Market Analysis

One Valuation Tool’s Extreme Backwards Bias, Revealed

Digging into the math underlying the cyclically adjusted price-to-earnings ratio shows its huge backward skew tied to events long since over.

High valuations are a common concern among investors lately, with many touting the Shiller P/E (or Cyclically Adjusted Price-to-Earnings ratio, CAPE) as particularly concerning. At 31.3, most commentary on the subject highlights the factoid this level has occurred only twice before in history: The late 1990s and 1929, which many claim suggests trouble looms. Yet here is the thing: CAPE is a broken indicator, and the math underlying it can help you see why.

Stocks look forward, but valuation measures are backward looking, to varying degrees. Forward 12-month price-to-earnings ratios (P/Es) are based on analysts’ earnings forecasts—projections made at a particular point in time. Trailing 12-month P/Es are based on past quarters’ results. CAPE, however, is far worse: In an effort to smooth earnings and get a longer view, it averages together a decade’s results (adjusted for inflation). As we have often noted on these pages, that means events from many years ago—like the Financial Crisis, presently—impact CAPE. But, of course, an event ending eight and a half years ago isn’t relevant to where stocks head in 2017 and beyond. It is over.

Yet CAPE is still inflated by the crisis. Exhibit 1 shows why, plotting the raw data behind the CAPE’s divisor—real earnings. The 2007 – 2008 crisis jumps off the page. We’ve circled it here, although we doubt it was necessary.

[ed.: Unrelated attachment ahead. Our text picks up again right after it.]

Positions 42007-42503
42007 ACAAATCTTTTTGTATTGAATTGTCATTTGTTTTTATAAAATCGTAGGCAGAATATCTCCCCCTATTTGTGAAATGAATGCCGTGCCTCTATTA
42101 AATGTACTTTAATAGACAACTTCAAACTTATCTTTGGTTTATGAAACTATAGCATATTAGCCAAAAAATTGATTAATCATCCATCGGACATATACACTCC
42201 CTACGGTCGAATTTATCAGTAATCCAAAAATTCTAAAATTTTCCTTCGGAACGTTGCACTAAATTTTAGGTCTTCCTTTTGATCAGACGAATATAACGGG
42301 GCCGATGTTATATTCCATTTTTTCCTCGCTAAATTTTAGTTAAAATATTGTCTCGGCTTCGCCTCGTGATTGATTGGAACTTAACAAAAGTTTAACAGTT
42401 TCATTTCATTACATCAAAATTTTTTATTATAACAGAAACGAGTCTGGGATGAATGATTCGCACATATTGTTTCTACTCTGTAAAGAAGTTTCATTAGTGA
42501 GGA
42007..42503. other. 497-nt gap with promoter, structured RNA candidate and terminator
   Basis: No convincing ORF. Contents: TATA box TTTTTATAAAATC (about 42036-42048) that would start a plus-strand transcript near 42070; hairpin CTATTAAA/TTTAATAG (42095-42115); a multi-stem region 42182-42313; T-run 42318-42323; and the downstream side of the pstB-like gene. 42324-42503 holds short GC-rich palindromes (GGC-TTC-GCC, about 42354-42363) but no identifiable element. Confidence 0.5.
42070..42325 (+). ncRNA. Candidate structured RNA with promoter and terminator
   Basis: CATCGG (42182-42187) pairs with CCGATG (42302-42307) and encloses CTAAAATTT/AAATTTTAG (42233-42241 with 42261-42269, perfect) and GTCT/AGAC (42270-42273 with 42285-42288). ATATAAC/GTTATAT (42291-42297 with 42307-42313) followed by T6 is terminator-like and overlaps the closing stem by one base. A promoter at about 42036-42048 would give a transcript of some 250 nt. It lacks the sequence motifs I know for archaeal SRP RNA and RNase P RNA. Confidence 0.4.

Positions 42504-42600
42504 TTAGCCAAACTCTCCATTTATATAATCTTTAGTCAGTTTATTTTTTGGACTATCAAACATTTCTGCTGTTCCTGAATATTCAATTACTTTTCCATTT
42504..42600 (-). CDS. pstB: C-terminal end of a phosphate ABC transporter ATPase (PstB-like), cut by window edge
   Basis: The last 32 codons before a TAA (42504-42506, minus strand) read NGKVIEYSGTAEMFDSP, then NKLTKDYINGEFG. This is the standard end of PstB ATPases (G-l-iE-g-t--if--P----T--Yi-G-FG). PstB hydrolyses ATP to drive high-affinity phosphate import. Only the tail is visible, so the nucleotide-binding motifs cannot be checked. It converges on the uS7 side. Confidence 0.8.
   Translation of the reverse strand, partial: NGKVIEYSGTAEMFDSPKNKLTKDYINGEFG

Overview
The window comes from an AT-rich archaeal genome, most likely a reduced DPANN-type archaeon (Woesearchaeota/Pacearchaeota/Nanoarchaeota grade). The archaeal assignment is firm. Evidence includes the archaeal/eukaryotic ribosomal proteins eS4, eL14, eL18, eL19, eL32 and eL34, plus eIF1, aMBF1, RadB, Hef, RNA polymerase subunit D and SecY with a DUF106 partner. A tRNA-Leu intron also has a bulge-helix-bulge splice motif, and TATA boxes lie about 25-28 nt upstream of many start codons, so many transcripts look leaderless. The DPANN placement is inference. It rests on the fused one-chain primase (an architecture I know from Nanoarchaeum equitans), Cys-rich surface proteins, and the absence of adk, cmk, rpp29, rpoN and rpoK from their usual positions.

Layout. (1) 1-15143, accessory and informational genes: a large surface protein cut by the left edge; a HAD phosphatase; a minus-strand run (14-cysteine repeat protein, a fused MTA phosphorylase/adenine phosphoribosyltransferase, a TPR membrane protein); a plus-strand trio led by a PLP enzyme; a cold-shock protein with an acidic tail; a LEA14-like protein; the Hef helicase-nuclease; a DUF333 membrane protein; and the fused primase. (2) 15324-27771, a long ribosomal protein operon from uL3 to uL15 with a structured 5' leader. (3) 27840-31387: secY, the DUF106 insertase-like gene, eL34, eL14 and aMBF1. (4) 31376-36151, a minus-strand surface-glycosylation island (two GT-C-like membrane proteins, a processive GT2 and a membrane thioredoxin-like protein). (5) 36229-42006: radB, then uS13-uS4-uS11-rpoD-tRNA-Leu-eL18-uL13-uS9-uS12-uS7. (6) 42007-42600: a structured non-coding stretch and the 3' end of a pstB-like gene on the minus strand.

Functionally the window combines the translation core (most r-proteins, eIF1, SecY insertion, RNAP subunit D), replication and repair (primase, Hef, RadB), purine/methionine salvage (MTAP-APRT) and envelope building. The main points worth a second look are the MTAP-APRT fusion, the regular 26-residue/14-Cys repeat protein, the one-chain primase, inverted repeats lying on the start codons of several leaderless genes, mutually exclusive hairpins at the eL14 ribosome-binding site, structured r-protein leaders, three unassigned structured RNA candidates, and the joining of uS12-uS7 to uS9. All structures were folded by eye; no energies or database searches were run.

Exhibit 1: Real Earnings Squashed Nine Years Ago

Source: Prof. Robert Shiller, Accessed 11/21/2017. January 1926 – November 2017 (estimated). Data are monthly.

As an astute article in The Wall Street Journal noted today: To smooth the data, CAPE uses a mean[i]—a simple average—of these earnings over 10 years. Anyone familiar with averages likely sees a problem here: That big drop in earnings is going to cause significant downward skew as long as it is in the dataset. When it falls out, all else equal, CAPE will fall. You can actually see this now, as the Journal noted, by simply using median[ii] real earnings over the same period. If you do so, you’ll find CAPE falls almost four points to 27.7.

Exhibit 2: Median S&P 500 CAPE Versus Mean S&P 500 CAPE

Source: Prof. Robert Shiller, Accessed 11/21/2017. January 1926 – November 2017 (estimated). Data are monthly.

None of this is to say 27.7 is a more “correct” level of CAPE or that other P/Es are predictive. We don’t believe any of them are. However, we think this does highlight how backward looking CAPE is. Just remember that next time you read someone arguing CAPE spells trouble ahead.

[i] A mean sums up all the observations and then divides by the number of observations. It is not mean in the angry sense of the term, at least as far as we are aware.

[ii] A median is the middle number; the point at which there are an equal number of observations above and below in the dataset.

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*The content contained in this article represents only the opinions and viewpoints of the Fisher Investments editorial staff.